PORTLAND, OR - The Portland Water Bureau has decided to delay implementation of a new Renewable Fuels Standard to meet goals for 2010, according to DJC Oregon.

The city's policy requiring all diesel fuel sold within the city of Portland to have a blend of at least 5 percent biodiesel (B5) would have changed July 1 to require a blend of at least 10 percent.

According to Anne Hill, program manager for Portland's RFS, the city has decided to hold off on the policy adjustment due to industry concerns about quality standards and engine warranties. Also, a requirement for all diesel fuel sold in the state to have a minimum blend of 2 percent biodiesel went into effect this year, as did a qualifying feedstock rule that requires 50 percent of biodiesel to come from canola and other specific feedstock.

Hill said the Water Bureau, which last summer took over management of the RFS from the Bureau of Development Services, feels stakeholders such as oil companies, fuel distributors, station owners and trucking companies need time to catch up.

"When you go over 5 percent, the fuel is no longer considered diesel and there are no ASTM standards. We're waiting for the industry to catch up," Hill said.

ASTM International is a nonprofit that develops international standards for materials and products used in construction, manufacturing and transportation. Hill said fleet managers have expressed concern that running B10 in their vehicles could void engine warranties, since no standards have yet been identified for the biodiesel blend. In addition, many car companies have not yet formally acknowledged that a higher biodiesel blend can run in their engines, DJC Oregon reports.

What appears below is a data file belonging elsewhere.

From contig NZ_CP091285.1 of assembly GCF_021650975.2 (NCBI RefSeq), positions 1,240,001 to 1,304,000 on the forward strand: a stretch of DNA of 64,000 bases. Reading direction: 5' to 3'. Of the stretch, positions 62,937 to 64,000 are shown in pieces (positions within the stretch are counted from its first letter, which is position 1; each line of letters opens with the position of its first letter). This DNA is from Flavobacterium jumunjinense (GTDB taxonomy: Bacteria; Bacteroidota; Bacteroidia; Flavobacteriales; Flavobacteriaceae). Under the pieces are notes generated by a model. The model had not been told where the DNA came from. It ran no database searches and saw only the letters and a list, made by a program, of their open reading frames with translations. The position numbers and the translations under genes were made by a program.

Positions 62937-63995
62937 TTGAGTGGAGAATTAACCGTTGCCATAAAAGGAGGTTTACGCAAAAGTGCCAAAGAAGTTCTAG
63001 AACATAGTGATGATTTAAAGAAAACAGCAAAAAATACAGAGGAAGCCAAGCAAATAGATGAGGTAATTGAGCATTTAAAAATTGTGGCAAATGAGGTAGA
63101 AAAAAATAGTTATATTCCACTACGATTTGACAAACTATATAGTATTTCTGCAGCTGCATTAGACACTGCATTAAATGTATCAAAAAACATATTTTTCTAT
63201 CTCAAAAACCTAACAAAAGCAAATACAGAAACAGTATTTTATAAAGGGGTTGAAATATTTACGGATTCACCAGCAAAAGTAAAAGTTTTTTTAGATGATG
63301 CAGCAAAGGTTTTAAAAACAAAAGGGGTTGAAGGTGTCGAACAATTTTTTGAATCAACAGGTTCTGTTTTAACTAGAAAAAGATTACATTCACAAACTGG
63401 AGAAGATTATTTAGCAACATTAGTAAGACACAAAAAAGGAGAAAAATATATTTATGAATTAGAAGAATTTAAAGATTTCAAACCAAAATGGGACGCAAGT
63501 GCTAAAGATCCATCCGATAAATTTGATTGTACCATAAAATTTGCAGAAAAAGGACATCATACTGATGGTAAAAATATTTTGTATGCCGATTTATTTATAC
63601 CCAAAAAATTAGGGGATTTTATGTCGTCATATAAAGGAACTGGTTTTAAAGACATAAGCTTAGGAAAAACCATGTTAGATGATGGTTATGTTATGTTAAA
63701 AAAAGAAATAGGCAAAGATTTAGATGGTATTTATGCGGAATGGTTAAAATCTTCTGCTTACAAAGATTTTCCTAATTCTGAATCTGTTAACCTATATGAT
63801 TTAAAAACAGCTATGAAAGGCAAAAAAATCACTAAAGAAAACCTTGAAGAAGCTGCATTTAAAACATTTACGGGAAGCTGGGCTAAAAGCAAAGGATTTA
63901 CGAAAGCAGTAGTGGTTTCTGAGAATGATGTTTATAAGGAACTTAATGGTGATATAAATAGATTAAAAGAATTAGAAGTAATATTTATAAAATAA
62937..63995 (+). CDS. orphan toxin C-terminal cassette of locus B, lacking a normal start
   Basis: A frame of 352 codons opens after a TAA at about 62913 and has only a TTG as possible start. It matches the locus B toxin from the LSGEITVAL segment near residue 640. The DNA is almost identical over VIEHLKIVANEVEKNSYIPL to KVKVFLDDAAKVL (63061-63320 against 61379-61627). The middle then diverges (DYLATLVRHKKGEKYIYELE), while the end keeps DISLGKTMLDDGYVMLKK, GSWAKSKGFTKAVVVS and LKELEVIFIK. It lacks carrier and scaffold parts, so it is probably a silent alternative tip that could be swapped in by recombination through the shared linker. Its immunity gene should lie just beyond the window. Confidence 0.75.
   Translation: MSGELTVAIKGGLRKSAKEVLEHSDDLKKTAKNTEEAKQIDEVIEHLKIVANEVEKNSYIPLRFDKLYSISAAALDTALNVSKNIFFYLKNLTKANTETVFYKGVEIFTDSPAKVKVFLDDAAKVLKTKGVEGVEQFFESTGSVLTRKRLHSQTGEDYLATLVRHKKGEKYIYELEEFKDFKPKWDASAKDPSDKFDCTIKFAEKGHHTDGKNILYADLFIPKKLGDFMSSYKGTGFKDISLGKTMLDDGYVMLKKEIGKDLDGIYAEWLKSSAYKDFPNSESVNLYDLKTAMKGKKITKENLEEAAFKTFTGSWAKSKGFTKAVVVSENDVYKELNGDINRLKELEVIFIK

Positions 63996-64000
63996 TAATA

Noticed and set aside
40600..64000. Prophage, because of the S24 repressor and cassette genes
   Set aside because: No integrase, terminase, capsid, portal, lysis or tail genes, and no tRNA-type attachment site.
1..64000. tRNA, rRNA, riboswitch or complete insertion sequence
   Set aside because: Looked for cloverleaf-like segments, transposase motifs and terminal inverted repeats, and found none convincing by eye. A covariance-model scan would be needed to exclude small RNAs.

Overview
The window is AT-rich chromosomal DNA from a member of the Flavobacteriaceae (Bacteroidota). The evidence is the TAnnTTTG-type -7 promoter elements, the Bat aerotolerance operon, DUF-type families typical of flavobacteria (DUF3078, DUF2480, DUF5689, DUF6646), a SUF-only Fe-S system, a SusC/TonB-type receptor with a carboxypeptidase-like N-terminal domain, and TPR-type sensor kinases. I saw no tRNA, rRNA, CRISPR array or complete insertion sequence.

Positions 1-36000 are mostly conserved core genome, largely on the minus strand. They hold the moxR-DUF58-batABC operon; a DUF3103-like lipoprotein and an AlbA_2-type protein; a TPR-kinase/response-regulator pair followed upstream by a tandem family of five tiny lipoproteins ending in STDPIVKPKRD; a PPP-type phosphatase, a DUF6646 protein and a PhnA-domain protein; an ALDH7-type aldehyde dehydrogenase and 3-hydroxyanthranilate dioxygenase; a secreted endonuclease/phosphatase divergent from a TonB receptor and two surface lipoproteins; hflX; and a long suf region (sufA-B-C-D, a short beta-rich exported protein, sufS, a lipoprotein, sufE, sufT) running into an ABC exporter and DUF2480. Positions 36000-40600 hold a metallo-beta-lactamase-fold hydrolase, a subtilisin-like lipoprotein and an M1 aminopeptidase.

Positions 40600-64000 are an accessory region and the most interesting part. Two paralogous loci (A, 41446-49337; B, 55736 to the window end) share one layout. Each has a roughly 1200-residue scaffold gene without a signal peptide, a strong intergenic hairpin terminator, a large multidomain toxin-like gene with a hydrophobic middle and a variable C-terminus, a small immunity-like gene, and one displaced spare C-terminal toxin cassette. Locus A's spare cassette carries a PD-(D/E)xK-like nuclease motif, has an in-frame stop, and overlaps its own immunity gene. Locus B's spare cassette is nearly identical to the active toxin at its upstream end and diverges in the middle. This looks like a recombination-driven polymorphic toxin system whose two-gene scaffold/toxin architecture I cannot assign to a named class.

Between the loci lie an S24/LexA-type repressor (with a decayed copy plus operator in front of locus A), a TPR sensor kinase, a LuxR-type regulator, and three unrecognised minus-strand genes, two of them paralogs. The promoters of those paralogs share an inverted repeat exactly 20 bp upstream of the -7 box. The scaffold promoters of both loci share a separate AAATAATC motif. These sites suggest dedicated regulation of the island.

According to Hill, the majority of diesel is used for long-haul trucks, and the fear is that station owners will lose this business should the standard go into effect now.

But at the same time, the RFS has been integral in growing the business of biofuels in Oregon, according to Tyson Keever of SeQuential, a biodiesel supplier with offices in Portland and Eugene. Keever said holding off on B10 for a year or two won't kill Oregon's growing biodiesel industry, but added that it will impact his business and those of suppliers.

An RFS also has been adopted in other states, and Washington's state Legislature is considering implementation of a statewide B2-blend requirement.

Hill was adamant that this year's delay for B10 won't turn into a reversal on the city's biofuels mandate. She is monitoring ASTM's progress in creating a standard for higher biodiesel blends, as well as car manufacturers' progress in acknowledging that blends can run safely in their engines.

Portland City Council is expected to approve the suspension of the B10 standard, reports DJC Oregon.